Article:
HUMAN RIGHTS: Academics should be extremely wary of engaging with funders from states / governments and NGO’s which are criticised by human rights organisations. If academics do become involved with such organisations, they should articulate their reasons for their involvement explicitly.

DUE DILIGENCE: Academics should critically investigate the background of the commercial partners they engage with.

IMPLICATIONS: Academics should reflect on the possible use of research data, particularly when it might be used in the manipulation of an organisation’s public image.

Academics should reflect on the motives of research funders and the wider implications of potential involvement with corporate partners, who promote goods, services and ideas to vulnerable populations.

SCEPTICISM: As producers of knowledge, sport and PA academics are in a powerful, privileged position. They should automatically treat funders with scepticism.

EDUCATION: Academics involved in sport, exercise and physical activity curriculums should give attention to “ethics” in their courses. They should emphasise ethics throughout the qualification and find suitably qualified people to teach this.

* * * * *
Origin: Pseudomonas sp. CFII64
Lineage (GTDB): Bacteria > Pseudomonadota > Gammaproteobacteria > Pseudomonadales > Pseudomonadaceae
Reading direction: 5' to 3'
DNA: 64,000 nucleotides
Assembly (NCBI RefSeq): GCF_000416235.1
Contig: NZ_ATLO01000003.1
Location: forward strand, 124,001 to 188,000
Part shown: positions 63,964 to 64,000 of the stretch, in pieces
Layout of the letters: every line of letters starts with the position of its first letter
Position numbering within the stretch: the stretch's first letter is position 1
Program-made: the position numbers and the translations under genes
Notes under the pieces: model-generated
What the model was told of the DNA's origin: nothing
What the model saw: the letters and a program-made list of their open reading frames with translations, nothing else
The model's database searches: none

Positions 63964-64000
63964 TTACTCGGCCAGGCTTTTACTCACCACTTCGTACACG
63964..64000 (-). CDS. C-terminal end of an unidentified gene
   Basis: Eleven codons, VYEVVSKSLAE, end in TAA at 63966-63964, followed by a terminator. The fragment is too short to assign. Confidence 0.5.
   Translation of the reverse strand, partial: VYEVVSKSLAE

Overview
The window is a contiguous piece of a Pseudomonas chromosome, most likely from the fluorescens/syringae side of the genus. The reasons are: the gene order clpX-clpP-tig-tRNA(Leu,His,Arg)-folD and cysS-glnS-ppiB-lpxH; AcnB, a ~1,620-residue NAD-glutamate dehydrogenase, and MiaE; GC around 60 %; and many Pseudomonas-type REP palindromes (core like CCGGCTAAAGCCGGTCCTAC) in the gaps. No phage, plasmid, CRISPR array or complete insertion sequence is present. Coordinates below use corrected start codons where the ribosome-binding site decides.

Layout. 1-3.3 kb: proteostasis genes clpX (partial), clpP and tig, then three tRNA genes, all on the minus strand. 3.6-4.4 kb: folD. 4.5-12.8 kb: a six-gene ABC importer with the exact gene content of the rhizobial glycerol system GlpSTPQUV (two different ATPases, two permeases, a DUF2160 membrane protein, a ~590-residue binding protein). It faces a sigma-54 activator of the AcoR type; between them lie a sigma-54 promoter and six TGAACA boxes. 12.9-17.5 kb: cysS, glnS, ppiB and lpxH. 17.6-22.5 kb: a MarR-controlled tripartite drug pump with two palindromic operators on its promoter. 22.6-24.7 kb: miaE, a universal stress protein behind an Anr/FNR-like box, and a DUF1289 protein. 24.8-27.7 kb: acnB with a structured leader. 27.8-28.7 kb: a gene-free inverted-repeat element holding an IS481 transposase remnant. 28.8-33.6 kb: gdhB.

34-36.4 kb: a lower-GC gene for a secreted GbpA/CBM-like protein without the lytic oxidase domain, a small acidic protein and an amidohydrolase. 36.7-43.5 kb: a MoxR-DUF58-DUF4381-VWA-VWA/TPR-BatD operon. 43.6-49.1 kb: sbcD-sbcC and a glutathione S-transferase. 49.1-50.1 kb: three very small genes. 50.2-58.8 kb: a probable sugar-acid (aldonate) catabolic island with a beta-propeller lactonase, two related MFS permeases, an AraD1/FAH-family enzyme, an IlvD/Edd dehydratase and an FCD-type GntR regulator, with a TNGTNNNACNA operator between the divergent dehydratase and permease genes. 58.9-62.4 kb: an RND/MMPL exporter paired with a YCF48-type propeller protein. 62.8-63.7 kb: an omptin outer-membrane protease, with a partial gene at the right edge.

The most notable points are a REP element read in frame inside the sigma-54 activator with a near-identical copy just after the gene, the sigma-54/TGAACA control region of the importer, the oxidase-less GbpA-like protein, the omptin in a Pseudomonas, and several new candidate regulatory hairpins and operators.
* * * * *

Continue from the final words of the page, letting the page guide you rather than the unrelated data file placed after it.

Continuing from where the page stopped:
PROMOTION: Through their involvement with academic journals, professional organisations and conferences academics should promote discussion themes of “ethics”, “conflicts of interests” and “vested interests”. Academic journals, professional organisations and conferences should promote these discussions too.

Note: I appreciate the helpful contribution of my peers in forming these proposals.

A response to an editorial in the Journal of Physical Activity and Health

We were very disappointed to read the editorial in the recent issue of the Journal of Physical Activity and Health, written by the journal’s Editor-in-chief. The editorial is entitled “Corporate-Sponsored Obesity Research: Is Sugar Really Coating the Truth?”.